- - Tuesday, August 21, 2012

“The Office” will be closing next year. Producer Greg Daniels said Tuesday that the NBC comedy will end its run after the upcoming ninth season.

He said the final year will be exciting and memorable and will take creative chances — and it will reveal who has been making the mock documentary that has given the show its format.

Will former regional manager Michael Scott return as a guest? Mr. Daniels said he hopes Steve Carell will reprise his role as the socially inept boss, but he isn’t counting on it. Mr. Carell left the show in 2011.

“The Office” was adapted from its British predecessor and premiered on NBC in March 2005. While its ratings have slipped, it’s still NBC’s highest-rated scripted series.

Colombian brewers battle over ‘Simpsons’-inspired beer

Two Colombian businessmen are engaged in a legal battle with 20th Century Fox over their right to produce beer inspired by the long-running animated series “The Simpsons.”

Originally named Duff Beer — like the beer Homer Simpson drinks on the show — the company has since changed it to DuH Beer, as the stylized f’s on the bottle label also could be seen as a capital H.

The beer is the brainchild Alvaro and Oscar Ballesteros, brothers who in 2006 decided to produce a real Duff Beer. The following year they founded Duff Sudamerica in Bogota, and in 2008 they registered the trademark. The microbrewed golden ale has no additives and costs between $4 and $6, Oscar Ballesteros, 26, told Agence France-Presse.

“In 2009 we sold our first beers to bars in Bogota, and now we are in seven other Colombian cities, with a national production of 24,000 units a month,” said his brother Alvaro, 31.

20th Century Fox, a subsidiary of Rupert Murdoch’s News Corp., was not amused. It sued the brothers for copyright infringement in Colombia — only to see the Ballesteroses claim that it was no longer “Duff,” but “DuH” beer.

“The fact that 20th Century Fox does not have such a product in the market does not mean [the Ballesteroses] can take advantage of a brand,” said Alicia Lloreda, a Colombian attorney with the local affiliate of News Corp.

“What does 20th Century Fox want? Simply that the product is taken off the market because the brand doesn’t belong to them,” Ms. Lloreda said.

Government regulators agreed with 20th Century Fox last week and ordered the brothers to cease production, distribution and sales of the beer in Colombia.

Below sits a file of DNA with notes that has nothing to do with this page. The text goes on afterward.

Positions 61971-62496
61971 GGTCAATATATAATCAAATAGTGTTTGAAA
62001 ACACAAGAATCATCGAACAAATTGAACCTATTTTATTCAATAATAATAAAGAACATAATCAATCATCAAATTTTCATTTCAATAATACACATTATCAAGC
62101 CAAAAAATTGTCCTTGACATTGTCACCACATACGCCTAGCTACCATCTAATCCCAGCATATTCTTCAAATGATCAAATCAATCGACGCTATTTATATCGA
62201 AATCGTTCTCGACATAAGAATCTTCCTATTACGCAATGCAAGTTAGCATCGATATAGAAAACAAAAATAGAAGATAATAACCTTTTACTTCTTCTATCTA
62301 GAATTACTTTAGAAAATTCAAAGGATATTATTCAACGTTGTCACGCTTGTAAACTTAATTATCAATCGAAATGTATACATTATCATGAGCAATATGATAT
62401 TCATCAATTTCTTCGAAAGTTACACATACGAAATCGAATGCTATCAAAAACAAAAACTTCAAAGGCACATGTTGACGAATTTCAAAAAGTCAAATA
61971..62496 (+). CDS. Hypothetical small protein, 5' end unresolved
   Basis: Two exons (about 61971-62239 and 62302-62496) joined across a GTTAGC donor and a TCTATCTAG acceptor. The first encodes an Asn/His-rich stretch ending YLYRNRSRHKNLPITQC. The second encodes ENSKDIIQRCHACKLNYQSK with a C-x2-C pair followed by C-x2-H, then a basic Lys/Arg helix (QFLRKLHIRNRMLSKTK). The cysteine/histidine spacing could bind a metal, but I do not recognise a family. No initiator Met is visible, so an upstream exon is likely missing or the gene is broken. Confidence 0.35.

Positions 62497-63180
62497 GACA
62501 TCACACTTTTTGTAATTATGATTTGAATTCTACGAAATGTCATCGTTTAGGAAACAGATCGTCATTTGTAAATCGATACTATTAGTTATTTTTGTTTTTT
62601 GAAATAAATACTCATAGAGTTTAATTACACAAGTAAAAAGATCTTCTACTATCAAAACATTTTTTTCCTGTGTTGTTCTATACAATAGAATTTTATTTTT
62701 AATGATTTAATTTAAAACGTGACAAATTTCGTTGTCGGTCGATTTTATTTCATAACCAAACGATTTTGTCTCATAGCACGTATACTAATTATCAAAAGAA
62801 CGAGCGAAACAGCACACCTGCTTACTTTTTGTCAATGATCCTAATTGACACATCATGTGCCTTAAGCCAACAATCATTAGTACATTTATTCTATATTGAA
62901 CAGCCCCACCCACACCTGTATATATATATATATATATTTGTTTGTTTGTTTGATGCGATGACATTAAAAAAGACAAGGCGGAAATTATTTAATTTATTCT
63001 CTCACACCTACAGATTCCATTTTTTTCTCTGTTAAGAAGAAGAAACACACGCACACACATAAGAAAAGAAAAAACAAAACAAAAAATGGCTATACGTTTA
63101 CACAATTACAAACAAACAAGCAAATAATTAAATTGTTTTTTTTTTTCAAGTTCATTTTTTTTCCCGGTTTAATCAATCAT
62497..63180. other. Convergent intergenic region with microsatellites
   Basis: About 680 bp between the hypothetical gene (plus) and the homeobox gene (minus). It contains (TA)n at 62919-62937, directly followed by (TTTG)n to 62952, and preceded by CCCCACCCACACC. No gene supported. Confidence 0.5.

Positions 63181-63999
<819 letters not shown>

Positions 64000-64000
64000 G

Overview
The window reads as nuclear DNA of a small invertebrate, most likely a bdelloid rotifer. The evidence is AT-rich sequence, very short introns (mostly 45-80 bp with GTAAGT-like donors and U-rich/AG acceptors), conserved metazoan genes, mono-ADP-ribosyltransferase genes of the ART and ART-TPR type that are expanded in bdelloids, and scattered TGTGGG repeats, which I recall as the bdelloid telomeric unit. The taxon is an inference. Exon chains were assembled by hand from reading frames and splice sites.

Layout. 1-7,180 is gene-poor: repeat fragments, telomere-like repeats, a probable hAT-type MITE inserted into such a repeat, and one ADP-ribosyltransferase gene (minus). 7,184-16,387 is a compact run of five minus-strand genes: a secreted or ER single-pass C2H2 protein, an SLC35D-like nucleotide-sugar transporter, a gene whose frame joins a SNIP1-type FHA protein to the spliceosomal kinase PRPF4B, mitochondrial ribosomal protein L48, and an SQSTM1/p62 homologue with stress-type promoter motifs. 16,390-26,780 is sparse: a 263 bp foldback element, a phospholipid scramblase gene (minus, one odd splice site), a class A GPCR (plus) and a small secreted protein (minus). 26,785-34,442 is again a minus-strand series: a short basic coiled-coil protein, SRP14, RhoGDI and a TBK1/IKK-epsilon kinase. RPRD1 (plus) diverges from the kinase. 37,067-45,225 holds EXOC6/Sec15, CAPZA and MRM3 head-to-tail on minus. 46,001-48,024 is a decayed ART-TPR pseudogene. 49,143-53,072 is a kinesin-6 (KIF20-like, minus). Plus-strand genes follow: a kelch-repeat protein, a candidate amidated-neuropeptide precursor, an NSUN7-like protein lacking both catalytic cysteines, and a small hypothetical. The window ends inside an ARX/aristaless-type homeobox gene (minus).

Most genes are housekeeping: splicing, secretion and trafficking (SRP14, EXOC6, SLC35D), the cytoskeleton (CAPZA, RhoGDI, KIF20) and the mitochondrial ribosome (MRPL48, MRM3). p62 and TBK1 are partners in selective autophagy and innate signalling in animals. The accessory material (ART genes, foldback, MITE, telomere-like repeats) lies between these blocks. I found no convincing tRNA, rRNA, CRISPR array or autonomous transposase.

Duff Sudamerica attorney Santiago Mora vowed to appeal.

“We are not going to let ourselves be frightened by a multinational,” Mr. Mora said. “We are going to fight a battle that is just starting. We will defend our rights.”

Alvaro Ballesteros insists his company is not usurping, copying or taking advantage of 20th Century Fox’s brand, “simply because they, in reality, do not have it. It appears only in cartoons, in a fictional world.”

‘Sopranos’ actors reunite for children’s TV movie

Nickelodeon is reuniting four members of the classic mob drama “The Sopranos” for a children’s TV movie.

The new film, “Nicky Deuce,” stars Michael Imperioli and Steve Schirripa. They played gang members Christopher and Bobby on the HBO show. Also starring are Tony Sirico and Vincent Curatola, who played fellow mobster Paulie and rival boss Johnny “Sack.”

It’s the first time they have performed together since “The Sopranos” ended five years ago.

The cast of the new film also includes veteran actress Rita Moreno and Cristine Prosperi of “Degrassi: The Next Generation.”

“Nicky Deuce” is based on the children’s book of the same title authored by Mr. Schirripa and Charles Fleming. It’s currently in production in Montreal. It’s set to premiere next year on Nickelodeon, the network said Monday.

Former owner wants ‘M*A*S*H’ hot dog eatery

A former owner of an Ohio hot dog eatery made famous on the TV series “M*A*S*H” is serving up another attempt at regaining control of the company.

He’s asking an appeals court in Toledo to nullify the sale of Tony Packo’s.

Robin Horvath is one of two cousins who have fought for more than a year over the ownership of Tony Packo’s after a bank foreclosed on its loans and a court-appointed third party was put in charge.

Representatives of a private restaurant group in Toledo finalized their purchase of the chain in February.

Tony Packo’s became a household name in the 1970s when actor Jamie Farr portrayed a homesick U.S. soldier in the Korean War who longed for Packo’s hot dogs.

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